Suppose it’s like aiming at fish in a barrel to name the many flaws in The Monuments Men, now playing in cinemas. There’s the failed Oceans 1944 sense of it – it’s a buddy movie with no true friends. There’s the cinematography that looks like a green-screen loop of some field in the San Fernando Valley, accented by some surprisingly flat Paris street scenes. There’s the absence of any love interest; indeed, so little love is lavished on the artworks recovered by the “Men” (with the essential help of one woman) that the viewer is left wondering what the fuss was about.
This lawyer feels compelled to focus on a different flaw, on how the film squandered an opportunity to raise awareness about the laws of cultural heritage and armed conflict.
At one point in “Monuments,” the leader of the American search team questions a German colonel. Captured while destroying medieval and Renaissance masterpieces that the Nazis had seized from churches, private collections, and public museums, this POW refuses to talk: “I have done nothing wrong, and pursuant to the Geneva Convention, soon I will be repatriated.” The American’s oh-no-you-won’t retort turns on the colonel’s earlier actions at a concentration camp. It is an odd turn, given the film’s ostensible concern with looted art.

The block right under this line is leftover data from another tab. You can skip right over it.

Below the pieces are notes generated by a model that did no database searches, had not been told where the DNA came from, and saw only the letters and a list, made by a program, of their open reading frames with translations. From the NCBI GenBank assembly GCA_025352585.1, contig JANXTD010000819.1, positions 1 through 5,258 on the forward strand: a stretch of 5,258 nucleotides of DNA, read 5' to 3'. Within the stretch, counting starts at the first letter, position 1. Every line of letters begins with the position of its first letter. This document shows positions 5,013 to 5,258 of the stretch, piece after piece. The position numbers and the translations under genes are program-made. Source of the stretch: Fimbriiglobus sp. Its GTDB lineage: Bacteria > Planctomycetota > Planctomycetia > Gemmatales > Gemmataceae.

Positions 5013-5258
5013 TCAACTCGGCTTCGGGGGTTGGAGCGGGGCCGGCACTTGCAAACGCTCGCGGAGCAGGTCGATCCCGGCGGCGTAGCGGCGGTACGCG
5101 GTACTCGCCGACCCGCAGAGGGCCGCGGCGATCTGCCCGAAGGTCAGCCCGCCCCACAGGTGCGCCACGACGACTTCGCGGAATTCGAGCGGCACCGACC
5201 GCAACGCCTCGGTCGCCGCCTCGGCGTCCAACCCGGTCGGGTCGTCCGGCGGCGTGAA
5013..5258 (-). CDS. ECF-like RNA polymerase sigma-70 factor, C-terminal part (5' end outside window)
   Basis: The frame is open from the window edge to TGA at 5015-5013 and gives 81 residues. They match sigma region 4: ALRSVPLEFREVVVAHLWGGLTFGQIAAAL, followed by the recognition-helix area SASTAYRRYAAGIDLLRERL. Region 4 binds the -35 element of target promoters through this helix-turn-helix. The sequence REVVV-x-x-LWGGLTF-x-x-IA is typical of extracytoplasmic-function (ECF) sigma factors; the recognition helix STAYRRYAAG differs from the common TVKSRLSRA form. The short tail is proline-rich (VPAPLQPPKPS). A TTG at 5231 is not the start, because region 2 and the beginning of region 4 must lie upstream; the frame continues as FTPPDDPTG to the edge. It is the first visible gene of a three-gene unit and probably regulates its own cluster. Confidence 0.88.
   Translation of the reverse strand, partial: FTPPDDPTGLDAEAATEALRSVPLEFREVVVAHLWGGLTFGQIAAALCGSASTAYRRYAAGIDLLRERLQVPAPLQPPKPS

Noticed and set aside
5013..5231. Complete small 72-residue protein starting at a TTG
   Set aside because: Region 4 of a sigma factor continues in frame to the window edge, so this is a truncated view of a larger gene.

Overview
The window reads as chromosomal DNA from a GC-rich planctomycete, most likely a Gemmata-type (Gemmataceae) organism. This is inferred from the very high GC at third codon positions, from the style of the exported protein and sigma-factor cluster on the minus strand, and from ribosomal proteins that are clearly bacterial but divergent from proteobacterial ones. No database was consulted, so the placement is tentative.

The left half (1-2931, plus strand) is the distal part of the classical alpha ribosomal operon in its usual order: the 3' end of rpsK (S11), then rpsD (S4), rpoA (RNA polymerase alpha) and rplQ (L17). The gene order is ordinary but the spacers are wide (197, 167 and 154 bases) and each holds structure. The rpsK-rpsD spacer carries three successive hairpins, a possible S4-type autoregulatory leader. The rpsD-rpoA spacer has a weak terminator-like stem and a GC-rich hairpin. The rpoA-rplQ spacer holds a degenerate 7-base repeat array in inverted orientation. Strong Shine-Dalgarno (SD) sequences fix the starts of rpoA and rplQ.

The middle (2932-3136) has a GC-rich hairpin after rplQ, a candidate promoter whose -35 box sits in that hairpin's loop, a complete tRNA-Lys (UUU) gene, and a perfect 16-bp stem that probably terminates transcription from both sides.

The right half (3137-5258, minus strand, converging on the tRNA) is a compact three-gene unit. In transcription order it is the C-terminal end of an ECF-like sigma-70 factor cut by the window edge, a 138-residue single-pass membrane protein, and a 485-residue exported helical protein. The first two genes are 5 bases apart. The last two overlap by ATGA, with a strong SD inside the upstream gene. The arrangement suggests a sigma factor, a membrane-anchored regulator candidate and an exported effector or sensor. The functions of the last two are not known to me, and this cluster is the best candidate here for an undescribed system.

Well before World War II, international injunctions against such destruction already were in place. Armies were bound to distinguish between combatants and civilians, and only permitted to attack the person and property of the former. Article 23(g) of the Regulations concerning the Laws and Customs of War on Land, annexed to the 1899 Hague Convention (II) with Respect to the Laws and Customs of War on Land and to its 1907 reiteration, deemed it
‘especially prohibited … [t]o destroy or seize the enemy’s property, unless such destruction or seizure be imperatively demanded by the necessities of war.’
Articles 25 and 28, dealing with attacks and pillage, reinforced this prohibition.
In short, the colonel’s actions respecting art were not just immoral. They were illegal, even then, a decade before the proscriptions were spelled out in detail via the 1954 Hague Convention for the Protection of Cultural Property in the Event of Armed Conflict. Given the continued violations of such proscriptions – Syria and Mali jump to mind – one wishes the movie had stressed this fact.
(credit for 1946 photo of Belgian Lt. Raymond Lemaire and Capt. Edith Standen, U.S. Women’s Army Corps (neither mentioned in the film), holding a portrait by Peter Paul Rubens, part of Smithsonian Institution online exhibit on the “Monuments” recoveries)
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On the role of an influential Monuments Woman, see this just-published article: Victoria Reed, “Ardelia Hall: From Museum of Fine Arts to Monuments Woman,” 21 International Journal of Cultural Property 79-93 (2014).